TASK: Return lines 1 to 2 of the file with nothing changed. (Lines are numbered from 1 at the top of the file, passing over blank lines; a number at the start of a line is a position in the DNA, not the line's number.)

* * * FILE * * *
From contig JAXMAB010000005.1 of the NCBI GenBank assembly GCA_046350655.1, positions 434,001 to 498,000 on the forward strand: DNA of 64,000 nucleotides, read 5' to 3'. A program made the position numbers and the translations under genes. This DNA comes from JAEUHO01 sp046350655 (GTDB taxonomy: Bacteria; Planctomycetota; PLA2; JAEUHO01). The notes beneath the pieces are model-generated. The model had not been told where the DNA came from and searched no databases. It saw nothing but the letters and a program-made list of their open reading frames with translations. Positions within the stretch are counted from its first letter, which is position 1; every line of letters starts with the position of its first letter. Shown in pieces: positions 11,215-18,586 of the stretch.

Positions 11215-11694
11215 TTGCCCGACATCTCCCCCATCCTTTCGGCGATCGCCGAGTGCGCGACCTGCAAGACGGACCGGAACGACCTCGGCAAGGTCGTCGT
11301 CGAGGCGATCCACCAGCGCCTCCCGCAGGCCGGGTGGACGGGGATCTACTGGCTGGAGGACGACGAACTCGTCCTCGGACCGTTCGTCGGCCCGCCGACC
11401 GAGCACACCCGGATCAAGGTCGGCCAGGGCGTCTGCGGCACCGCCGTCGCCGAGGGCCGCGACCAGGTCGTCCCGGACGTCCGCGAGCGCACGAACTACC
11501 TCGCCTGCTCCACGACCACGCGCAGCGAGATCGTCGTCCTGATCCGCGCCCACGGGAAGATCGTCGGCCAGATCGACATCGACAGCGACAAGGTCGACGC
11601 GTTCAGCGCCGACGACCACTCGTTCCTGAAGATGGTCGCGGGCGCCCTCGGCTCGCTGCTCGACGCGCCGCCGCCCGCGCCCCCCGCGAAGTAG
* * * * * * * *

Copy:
From contig JAXMAB010000005.1 of the NCBI GenBank assembly GCA_046350655.1, positions 434,001 to 498,000 on the forward strand: DNA of 64,000 nucleotides, read 5' to 3'. A program made the position numbers and the translations under genes. This DNA comes from JAEUHO01 sp046350655 (GTDB taxonomy: Bacteria; Planctomycetota; PLA2; JAEUHO01). The notes beneath the pieces are model-generated. The model had not been told where the DNA came from and searched no databases. It saw nothing but the letters and a program-made list of their open reading frames with translations. Positions within the stretch are counted from its first letter, which is position 1; every line of letters starts with the position of its first letter. Shown in pieces: positions 11,215-18,586 of the stretch.

Positions 11215-11694